Addicted to Me: The Narcissist's Need for Supply

Updated: Jun 17

Article by: Emily Bosman (Intern) and Dean Harrison (Principal Counselling Psychologist)


Are you living with a narcissist? Perhaps you have recently ended a relationship with a narcissist, or are attempting to severe the bonds of a destructive relationship with a narcissist? Whether it be a co-worker, parent, partner, family member, friend, or romantic partner, a relationship with a pathological narcissist can have severe negative effects on a person’s mental well-being.

Pathological narcissists have an exaggerated sense of self-importance, a strong need for admiration and attention, and a diminished ability to empathise. The pathological narcissist does not engage in healthy and mutually fulfilling relationships. Rather, the pathological narcissist views people only in terms of how they can be of benefit to the narcissist. That is, individuals are tools to be used and discarded when no longer needed.

Think of a narcissist as being similar to an individual who is addicted to drugs. The narcissist’s drug of choice, however, is the way others react to them and the image they present to the world. Narcissists present a false self to others, advertising themselves as more charming, accomplished, intelligent, heroic, altruistic or sexually desirable than they actually are. The narcissist feeds off the attention, admiration, respect or fear they illicit through their false self. They are addicted to being idealised by others, the way a person might be addicted to cocaine or heroin. Responses to their false self is referred to as narcissistic supply and, like someone seeking drugs, the narcissist constantly seeks new sources of narcissistic supply to meet their limitless need. Some examples of narcissistic supply include:

  • Praise,

  • Achievements or winning,

  • Reputation,

  • Fame,

  • Sex,

  • Feeling powerful or having power over others, and

  • Being in control or having control over others.

If you have encountered a narcissist in your life, chances are, you have been a source of narcissistic supply. To illicit narcissistic supply from their sources, narcissists commonly utilise seduction, manipulation, anger, and bullying tactics. Not all narcissistic supply needs to be positive. Narcissists will often garner negative attention and emotional energy. An example is the narcissistic parent who deliberately makes scheduling mistakes to provoke an angry reaction in the other parent giving them a sense of power.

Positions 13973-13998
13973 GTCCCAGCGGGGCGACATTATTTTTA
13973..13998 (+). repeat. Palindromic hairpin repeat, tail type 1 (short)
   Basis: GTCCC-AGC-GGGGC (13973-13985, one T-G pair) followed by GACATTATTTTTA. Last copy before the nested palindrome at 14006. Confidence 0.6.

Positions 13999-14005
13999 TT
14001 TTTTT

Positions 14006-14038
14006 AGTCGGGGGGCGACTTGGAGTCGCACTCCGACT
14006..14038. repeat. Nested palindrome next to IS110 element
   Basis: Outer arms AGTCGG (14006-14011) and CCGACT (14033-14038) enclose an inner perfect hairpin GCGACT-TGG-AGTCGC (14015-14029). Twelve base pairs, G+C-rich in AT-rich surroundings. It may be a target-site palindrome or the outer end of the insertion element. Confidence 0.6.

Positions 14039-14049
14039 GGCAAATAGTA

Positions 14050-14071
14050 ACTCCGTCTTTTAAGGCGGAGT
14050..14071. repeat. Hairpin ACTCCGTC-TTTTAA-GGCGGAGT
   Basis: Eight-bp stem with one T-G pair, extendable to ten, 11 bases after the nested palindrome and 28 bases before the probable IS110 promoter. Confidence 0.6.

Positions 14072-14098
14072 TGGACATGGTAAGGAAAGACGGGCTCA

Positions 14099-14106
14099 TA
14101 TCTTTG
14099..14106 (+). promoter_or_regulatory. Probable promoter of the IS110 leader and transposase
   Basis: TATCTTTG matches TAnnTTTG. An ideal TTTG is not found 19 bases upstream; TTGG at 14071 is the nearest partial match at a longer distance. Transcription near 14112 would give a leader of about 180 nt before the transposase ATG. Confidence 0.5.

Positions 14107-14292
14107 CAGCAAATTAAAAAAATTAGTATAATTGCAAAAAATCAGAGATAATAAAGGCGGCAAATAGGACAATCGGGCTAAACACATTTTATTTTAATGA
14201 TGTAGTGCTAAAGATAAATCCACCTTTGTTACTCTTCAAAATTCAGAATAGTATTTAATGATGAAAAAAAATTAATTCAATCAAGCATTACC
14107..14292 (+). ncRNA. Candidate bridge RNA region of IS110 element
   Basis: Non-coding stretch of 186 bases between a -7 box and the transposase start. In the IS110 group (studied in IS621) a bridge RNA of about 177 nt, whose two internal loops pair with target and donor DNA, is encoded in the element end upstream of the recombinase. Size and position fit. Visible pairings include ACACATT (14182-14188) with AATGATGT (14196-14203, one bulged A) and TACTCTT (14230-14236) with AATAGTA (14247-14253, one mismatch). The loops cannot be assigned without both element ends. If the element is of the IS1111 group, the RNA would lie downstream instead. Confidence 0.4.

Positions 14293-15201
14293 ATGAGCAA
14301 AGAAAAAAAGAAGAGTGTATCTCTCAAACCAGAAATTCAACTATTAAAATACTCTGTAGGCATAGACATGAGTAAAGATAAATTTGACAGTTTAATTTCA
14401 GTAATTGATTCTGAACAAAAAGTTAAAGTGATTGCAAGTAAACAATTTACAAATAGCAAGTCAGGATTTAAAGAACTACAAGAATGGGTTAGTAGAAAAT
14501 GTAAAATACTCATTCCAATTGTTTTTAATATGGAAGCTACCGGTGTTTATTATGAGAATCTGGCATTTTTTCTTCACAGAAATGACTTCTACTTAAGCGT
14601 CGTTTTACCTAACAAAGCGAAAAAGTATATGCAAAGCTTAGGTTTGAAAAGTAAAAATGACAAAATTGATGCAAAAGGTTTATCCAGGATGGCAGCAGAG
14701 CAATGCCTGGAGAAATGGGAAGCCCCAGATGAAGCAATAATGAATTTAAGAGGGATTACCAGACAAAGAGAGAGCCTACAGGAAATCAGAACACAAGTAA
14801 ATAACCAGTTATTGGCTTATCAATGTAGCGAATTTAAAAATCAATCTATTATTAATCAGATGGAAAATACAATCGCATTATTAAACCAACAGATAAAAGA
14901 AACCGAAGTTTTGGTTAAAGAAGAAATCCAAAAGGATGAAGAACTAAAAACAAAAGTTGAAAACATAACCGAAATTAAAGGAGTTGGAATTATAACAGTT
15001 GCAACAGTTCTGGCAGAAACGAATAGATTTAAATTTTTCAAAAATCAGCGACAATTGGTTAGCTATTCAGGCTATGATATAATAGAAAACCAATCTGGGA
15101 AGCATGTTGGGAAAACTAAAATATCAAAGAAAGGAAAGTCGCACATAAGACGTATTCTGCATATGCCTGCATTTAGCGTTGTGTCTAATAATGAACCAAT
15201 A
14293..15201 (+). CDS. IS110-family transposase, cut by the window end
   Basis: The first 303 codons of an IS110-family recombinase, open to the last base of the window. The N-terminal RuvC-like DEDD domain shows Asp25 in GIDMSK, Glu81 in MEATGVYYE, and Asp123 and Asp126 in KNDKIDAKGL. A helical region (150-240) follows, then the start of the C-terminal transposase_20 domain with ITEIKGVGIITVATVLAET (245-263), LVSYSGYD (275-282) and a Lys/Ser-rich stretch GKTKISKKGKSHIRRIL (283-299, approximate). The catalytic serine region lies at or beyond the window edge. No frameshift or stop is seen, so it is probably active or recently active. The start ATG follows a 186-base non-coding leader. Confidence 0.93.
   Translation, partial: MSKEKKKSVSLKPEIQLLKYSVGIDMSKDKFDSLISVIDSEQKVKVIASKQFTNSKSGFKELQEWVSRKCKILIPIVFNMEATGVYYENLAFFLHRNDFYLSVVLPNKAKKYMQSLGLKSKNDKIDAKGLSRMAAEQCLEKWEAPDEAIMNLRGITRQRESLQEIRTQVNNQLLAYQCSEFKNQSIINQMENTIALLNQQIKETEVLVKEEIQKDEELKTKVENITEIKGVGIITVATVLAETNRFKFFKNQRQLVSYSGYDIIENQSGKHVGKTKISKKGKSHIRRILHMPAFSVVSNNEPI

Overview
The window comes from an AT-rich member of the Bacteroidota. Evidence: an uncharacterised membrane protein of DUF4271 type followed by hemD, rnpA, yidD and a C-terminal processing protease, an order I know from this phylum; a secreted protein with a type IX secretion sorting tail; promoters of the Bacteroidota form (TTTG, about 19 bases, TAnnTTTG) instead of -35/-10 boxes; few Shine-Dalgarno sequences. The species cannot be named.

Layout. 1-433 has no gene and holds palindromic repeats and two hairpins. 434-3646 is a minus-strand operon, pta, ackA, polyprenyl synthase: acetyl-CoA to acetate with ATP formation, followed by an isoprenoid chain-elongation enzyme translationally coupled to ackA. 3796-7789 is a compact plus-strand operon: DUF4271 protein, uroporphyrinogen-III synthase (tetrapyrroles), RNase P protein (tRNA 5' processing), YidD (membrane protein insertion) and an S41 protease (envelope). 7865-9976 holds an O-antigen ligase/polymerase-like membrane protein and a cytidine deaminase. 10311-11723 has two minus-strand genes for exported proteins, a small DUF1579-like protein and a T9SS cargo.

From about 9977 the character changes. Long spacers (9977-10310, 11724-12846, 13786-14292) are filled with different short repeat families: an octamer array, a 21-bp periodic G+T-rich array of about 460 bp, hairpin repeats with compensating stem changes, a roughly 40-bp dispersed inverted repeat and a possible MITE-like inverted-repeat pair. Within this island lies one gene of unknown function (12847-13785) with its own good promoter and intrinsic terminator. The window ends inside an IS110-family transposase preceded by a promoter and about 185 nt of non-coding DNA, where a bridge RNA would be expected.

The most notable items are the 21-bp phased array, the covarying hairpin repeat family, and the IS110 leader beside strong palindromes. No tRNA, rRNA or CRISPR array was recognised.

If you think you might be acting as a source of narcissistic supply, often the best course of action is to remove the narcissist from your life. Cease communication. Eliminate any possible means through which they might be able to influence you. Be aware, however, that the narcissist might employ techniques to retain control over you. This could take the form of ‘love bombing’ consisting of flattery, being overly affectionate, implying that you are ‘soul mates’, telling you they need you. It might also involve bullying tactics involving degradation, lowering your self-esteem, making you doubt yourself.


Sometimes, it is not possible to eliminate a narcissist from your life. For example, if the narcissist is a family member or a co-worker. In this instance, keep communication brief, neutral and non-emotive. Learn to implement appropriate boundary setting. Stop sharing personal information about yourself with the narcissist, and refrain from seeking the same from them. Finally, see a psychologist. Prolonged interaction with a narcissist can leave a person depressed, anxious, unsure of their own beliefs and with self-doubt and low self-esteem. A psychologist can help you develop the tools and insight necessary for recovery. There is light at the end of the tunnel!

References:

Dentale, F., Verrastro, V., Petruccelli, I., Diotaiuti, P., Petruccelli, F., Cappelli, L., & Martini, P. S. (2015). Relationship between parental narcissism and children’s mental vulnerability: Mediation role of rearing style. International Journal of Psychology & Psychological Therapy, 15, 337–347.


Rappoport, A. (2005). Co-narcissism: How we accommodate to narcissist parents. The

Therapist, 16, 36-38.


Vaknin, S. (2008, November 30). Narcissists, Narcissistic Supply and Sources of Supply,

HealthyPlace. Retrieved on 2020, June 9 from:

https://www.healthyplace.com/personality-disorders/malignant-self-love/narcissists-narcissistic-supply-and-sources-of-supply

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